Judas was a thief. The Bible is plain about this (John 12:6). He did not care for the poor and apparently was afflicted with the root of all kinds of evil (I Tim. 6:10). Another flaw in Judas’ character was that he was hypocritical. He appeared to be concerned about the poor, he made a big speech about how the poor might have been served, when in reality he was simply money hungry (John 12:5,6). The facade worked, for some believed the act (cf. John 13:29). But what is more, he exhibited the ultimate in hypocrisy, when he would betray his Master with an apparent act of sincere friendship (Matt. 26:48; Luke 22:47,48).
Jesus’ words concerning him show the underlying fault in his character. Jesus said that there were some with Him at that time who did not believe and then, John added, that Jesus knew who it was that would betray Him (John 6:64). Later, in the same context, Jesus said “Have I not chosen you twelve, and one of you is a devil?” (John 6:70). Again, John adds “He spake of Judas Iscariot” (John 6:71). Later, Jesus identified Judas as the son of perdition (John 17:12). Peter would identify the character of Judas by observing that Judas would go to his own place (Acts 1:25).
His act of betrayal became notorious, apparently becoming known to all in Jerusalem (Acts 1:19). The field which was purchased with the blood money became popularly known as “the field of blood” (Acts 1:19). The seriousness of this act of betrayal is revealed by the Lord when He said that it would have been better for that man who betrayed Him if he had never been born (Matt. 26:24)!
It seems that Judas went to make arrangements for the betrayal of Jesus immediately after he, along with a few others, protested the use of the oil for the anointing of Jesus (Matt. 26:6-16). It was from this time he sought opportunity to betray the Lord (Matt. 26:16). When Jesus washed the disciples feet, He told them that they were clean, but not all, indicating that one of them would betray Him (John 13:10,11). Jesus then quotes David’s Psalm about Ahithophel, David’s close advisor who turned on him (Psalm 41:9), “He that eateth bread with Me, hath lifted up his heel against Me” (John 13:18).
Jesus said, “I know whom I have chosen” (John 13:18). This act of betrayal did not take Jesus by surprise. He had been warning the apostles that He would be betrayed and delivered to the Jews and crucified, but perhaps they did not know how close it would be to them. When Jesus finally said to them on the night of His betrayal, “One of you shall betray Me,” they all asked, “Lord is it I?” (Matt. 26:21,22). When Judas asked privately, probably to throw off suspicion from himself, “Master, is it I,” Jesus told him “Thou hast said” and “That thou doest, do quickly” (John 13:27). He went out immediately (John 13:30).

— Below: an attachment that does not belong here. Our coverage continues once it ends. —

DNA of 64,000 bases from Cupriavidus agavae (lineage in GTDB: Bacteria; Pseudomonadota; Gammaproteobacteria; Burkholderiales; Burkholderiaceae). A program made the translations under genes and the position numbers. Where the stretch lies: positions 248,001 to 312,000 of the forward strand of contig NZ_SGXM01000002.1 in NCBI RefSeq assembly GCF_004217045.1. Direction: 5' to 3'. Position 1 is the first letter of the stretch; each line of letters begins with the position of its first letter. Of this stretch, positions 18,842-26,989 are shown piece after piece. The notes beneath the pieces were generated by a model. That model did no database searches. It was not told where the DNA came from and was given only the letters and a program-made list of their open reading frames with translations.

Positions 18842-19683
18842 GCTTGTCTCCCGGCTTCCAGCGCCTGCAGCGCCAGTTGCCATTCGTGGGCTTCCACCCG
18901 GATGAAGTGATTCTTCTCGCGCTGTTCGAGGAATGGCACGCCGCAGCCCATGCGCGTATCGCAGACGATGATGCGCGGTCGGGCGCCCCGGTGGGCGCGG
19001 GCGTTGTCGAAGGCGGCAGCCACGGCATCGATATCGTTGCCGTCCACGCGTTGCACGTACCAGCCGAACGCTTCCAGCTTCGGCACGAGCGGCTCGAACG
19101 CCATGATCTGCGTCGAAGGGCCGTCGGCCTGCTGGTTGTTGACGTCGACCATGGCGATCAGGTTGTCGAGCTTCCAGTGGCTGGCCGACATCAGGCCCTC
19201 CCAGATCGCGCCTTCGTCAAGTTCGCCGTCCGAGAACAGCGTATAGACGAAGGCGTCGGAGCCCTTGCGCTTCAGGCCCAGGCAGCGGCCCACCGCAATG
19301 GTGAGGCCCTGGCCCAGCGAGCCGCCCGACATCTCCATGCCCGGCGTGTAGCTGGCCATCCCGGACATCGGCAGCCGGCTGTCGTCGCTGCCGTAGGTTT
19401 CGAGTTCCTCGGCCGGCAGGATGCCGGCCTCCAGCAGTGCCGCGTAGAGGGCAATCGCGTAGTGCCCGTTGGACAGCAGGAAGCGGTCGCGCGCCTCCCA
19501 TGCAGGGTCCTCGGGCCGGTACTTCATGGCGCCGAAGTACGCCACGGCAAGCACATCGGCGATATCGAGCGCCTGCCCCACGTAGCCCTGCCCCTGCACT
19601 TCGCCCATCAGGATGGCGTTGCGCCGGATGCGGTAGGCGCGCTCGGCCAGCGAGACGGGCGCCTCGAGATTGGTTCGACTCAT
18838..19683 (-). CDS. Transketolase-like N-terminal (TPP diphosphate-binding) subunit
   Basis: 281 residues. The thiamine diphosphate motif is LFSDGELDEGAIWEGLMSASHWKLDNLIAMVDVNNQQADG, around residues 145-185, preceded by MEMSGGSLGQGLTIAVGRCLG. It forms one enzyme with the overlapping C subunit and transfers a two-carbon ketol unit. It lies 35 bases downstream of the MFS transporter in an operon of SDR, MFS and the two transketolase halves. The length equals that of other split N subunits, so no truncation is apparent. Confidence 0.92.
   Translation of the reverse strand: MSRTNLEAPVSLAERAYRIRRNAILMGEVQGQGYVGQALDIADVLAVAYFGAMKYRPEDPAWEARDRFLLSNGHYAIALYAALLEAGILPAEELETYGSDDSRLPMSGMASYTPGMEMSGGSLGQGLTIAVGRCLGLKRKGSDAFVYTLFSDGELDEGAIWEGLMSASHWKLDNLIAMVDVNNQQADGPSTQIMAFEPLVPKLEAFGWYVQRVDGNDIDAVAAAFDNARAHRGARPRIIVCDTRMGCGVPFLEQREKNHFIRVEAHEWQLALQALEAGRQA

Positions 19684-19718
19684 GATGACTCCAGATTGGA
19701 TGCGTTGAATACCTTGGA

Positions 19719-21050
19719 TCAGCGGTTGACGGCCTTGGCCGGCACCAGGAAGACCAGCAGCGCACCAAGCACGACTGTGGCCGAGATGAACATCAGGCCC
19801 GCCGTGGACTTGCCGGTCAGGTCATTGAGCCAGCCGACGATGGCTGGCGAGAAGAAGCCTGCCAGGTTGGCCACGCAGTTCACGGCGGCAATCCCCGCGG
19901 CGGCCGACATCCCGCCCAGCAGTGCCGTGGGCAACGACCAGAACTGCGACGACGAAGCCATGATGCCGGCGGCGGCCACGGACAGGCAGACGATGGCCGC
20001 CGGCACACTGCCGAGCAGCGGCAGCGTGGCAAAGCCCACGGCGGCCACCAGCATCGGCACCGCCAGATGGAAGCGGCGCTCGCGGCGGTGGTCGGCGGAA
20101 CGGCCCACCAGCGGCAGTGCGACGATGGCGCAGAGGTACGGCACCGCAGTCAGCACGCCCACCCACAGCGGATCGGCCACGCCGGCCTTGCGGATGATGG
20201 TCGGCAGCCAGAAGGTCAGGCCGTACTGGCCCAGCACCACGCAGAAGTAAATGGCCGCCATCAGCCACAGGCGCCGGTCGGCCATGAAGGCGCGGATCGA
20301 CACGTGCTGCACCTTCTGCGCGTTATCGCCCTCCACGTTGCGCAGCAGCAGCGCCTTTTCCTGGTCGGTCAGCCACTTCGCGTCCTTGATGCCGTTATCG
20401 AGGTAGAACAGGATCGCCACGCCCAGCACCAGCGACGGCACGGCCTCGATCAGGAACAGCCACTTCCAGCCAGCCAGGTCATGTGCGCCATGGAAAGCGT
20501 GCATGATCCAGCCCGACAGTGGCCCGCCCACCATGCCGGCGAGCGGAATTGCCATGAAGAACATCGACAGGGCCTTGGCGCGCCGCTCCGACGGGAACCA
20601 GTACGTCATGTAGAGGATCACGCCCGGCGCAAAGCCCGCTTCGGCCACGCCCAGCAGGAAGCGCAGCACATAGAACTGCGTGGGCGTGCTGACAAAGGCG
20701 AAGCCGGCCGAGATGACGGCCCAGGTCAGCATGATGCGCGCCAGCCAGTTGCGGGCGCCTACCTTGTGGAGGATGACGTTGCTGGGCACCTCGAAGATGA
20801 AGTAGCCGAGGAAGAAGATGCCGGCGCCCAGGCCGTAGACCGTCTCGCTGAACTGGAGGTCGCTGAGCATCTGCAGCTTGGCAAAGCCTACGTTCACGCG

One would like to think that Judas had some ulterior motive, some good reason in his own mind, to do what he did. But the Bible does not give us one. Jesus chose Judas even though He knew from the beginning he would betray Him. He gave Judas every opportunity to change. His many teachings on the “deceitfulness of riches” (Matt. 12:22,23; Luke 16:11; Matt. 6:19-34; etc.) should have moved Judas, but his heart became too hardened.
But there must have been some kernel of good in Judas. There was at least enough for him to feel remorse for betraying the Lord, when he saw that He was condemned (Matt. 27:3). While he must have known the intent of the chief priests to do Jesus harm, perhaps he thought Jesus would extricate Himself from this trial as He had at other times (e.g., Luke 4:28-30). In the end, his conscience overwhelmed him and he wanted to somehow remove the guilt he felt for his crime. When he threw back the blood-money into the temple he proclaimed “I have sinned in that I have betrayed innocent blood” (Matt. 27:4), confessing Jesus’ innocence and his own guilt.
The Bible tells us that Judas “repented himself” (Matt. 27:3). The word used here indicates a sorrow, but not for the sin, but for the consequences, of his actions. His sorrow was not of the godly sort (II Cor. 7:8-11). He did not sorrow unto repentance. Perhaps Judas never did fully understand Jesus’ teaching. Perhaps he was just weak and took the easy way out. The harder way would have been Peter’s way, to live with a knowledge of his sin and serve his Lord and acknowledge his forgiveness.
Eric L. Padgett